JpGU-AGU Joint Meeting 2017

Presentation information

[JJ] Oral

A (Atmospheric and Hydrospheric Sciences) » A-OS Ocean Sciences & Ocean Environment

[A-OS28] [JJ] Biological Oceanography

Sat. May 20, 2017 3:30 PM - 5:00 PM 303 (International Conference Hall 3F)

convener:Hiroaki Saito(Atmosphere and Ocean Research Institute, the University of Tokyo), Hiroya Sugisaki(Japan Fisheries Research and Education Agency), Chairperson:Hiroaki Saito(Atmosphere and Ocean Research Institute, the University of Tokyo), Chairperson:Hiroya Sugisaki(Japan Fisheries Research and Education Agency)

4:00 PM - 4:15 PM

[AOS28-03] Carbon fixation by endosymbiotic algae within protistan microzooplankton

*Haruka TAKAGI1, Katsunori KIMOTO2, Tetsuichi FUJIKI2, Hiroaki SAITO1 (1.Atmosphere and Ocean Research Institute, The University of Tokyo, 2.Japan Agency for Marine-Earth Science and Technology)

Keywords:carbon fixation, photosymbiosis, microzooplankton, planktic foraminifers

Endosymbiosis with algae (photosymbiosis) is one of the styles of acquired phototrophy seen in marine protistan microozooplankton such as radiolarians and foraminifers. Although their biomass in the ocean is not so large, the number of cells of their symbiotic algae within one host organism (< ca. 500 μm) is well over a few thousands or even said to reach several tens of thousands. It means that the amount of photosynthesis mediated by their symbiotic systems might be “hot spots” of primary production especially in oligotrophic oceans. Of those photosymbiotic organisms, planktic foraminifers that precipitate calcite tests contribute to both inorganic carbon production by calcification, and organic carbon production via photosynthesis of their symbionts, which should be an important key player in the carbon cycle. However, compared to the famous photosymbiotic system found in coral reefs, the basic knowledge of photosymbiosis and the photosynthesis itself in pelagic microzooplankton are quite limited and have been overlooked.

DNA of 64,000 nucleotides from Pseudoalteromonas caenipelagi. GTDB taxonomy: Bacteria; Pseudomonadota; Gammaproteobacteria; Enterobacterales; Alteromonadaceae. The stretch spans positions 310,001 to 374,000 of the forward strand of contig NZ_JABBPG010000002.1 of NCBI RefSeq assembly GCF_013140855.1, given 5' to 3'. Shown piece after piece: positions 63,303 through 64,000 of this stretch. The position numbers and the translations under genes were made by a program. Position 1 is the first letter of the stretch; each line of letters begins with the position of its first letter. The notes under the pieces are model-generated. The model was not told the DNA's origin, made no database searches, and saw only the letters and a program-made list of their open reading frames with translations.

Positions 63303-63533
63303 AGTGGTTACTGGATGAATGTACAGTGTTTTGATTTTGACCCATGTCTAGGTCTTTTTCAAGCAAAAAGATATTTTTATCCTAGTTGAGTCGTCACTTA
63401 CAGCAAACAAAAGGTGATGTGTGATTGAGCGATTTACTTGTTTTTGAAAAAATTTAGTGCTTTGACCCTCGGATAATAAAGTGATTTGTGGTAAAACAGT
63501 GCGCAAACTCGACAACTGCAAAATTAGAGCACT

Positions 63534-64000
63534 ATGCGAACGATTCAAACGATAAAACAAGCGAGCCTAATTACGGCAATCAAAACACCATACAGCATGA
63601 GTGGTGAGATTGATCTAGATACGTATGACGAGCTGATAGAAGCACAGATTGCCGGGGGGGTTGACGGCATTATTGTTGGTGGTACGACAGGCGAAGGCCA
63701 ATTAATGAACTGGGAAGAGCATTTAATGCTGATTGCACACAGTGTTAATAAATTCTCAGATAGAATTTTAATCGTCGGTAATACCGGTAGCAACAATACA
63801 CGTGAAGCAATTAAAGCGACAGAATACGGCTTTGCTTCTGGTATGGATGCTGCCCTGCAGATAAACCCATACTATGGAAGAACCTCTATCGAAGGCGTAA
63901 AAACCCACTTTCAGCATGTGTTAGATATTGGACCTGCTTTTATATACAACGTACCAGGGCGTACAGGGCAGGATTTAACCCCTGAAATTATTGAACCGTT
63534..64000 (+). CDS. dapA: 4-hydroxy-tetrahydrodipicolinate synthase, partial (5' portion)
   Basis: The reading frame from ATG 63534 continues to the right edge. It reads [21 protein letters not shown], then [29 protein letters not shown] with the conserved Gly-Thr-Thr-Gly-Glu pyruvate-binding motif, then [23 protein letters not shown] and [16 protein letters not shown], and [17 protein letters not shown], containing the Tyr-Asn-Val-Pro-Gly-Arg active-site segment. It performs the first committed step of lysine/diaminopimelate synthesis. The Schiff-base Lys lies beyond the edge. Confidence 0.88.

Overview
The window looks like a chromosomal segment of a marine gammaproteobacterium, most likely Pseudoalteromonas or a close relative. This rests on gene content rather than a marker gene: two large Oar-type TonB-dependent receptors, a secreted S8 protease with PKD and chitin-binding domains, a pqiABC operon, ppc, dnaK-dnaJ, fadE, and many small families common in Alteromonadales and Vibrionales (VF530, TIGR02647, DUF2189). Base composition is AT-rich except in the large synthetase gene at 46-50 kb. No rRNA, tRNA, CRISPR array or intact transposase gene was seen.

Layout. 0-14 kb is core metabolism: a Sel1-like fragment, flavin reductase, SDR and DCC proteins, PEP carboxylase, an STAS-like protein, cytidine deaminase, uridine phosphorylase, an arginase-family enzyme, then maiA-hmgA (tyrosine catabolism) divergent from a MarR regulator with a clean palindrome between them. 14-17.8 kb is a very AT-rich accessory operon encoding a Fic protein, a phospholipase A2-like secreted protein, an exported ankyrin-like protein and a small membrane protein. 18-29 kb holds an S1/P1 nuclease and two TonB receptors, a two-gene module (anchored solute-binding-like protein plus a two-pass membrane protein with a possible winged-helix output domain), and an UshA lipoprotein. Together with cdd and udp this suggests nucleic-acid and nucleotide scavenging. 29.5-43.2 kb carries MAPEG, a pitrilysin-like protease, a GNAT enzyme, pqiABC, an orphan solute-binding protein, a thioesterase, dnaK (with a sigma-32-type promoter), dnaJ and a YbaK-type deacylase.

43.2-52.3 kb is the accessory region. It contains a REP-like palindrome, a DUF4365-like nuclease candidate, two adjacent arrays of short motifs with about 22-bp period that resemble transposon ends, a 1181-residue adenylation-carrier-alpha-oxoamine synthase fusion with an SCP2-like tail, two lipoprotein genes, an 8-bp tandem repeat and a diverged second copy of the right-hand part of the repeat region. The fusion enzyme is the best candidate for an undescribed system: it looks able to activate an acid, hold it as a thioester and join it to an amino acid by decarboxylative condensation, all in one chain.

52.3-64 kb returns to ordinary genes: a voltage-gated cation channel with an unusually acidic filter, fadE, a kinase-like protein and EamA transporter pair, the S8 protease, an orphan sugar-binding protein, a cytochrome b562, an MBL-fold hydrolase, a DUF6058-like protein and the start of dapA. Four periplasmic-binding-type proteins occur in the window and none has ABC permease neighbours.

Here, we performed 14C-tracer experiment to estimate photosynthetic carbon-fixation rates (CFR) of the symbionts within planktic foraminifers, together with photophysiological measurement using an active fluorometry (fast repetition rate fluorometry, FRRF). The main purpose of this study is (1) to estimate the CFR of the symbionts under different light conditions, (2) to evaluate the photophysiology of the symbionts, and as a preliminary investigation, (3) to extrapolate the CFR information to field data to estimate the contribution of the symbiosis-related photosynthesis in oligotrophic oceans. The samples for the laboratory experiments were collected from Sagami Bay by surface plankton net towing. The target species was Globigerinoides sacculifer which has dinoflagellate symbionts. In the laboratory experiment, FRRF measurement was firstly performed on each individual under certain actinic light level (either of the three irradiance levels, 220, 150, 70 μmol photons m-2 s-1). Right after the measurement, each specimen was transferred to a jar with NaH14CO3 and incubated for 1h, then radioactivity of the fixed organic carbon was measured with a liquid scintillation counter. The CFR was estimated accordingly. The field observation for the purpose (3) was conducted by R/V Shinsei-Maru in the subtropical Northwestern Pacific (KS-16-9). Vertically stratified samples were collected by VMPS towing. The standing stock, the species composition, and the size structure of the samples were analyzed.
The photophysiological parameters of the symbionts photosynthesis all demonstrated the healthy state of their photosynthetic system, indicating fine relationships between the host and the symbionts. The chlorophyll-based CFRs (median values) were 16.5, 18.2, and 9.1 mmol C (mol Chl)-1 s-1 for 220, 150, 70 μmol photons m-2 s-1, respectively. Using a size-chlorophyll relationship of the nominal species, the above results enable us to make an assumption of the CFR from the shell size of foraminiferal specimens as long as the information of the light environment of their habitat is available. In the presentation, we also show the rough estimation of the vertical structure of the symbiosis-related primary production in the studied site, their contribution, and insight of their importance in the oligotrophic ocean ecosystem.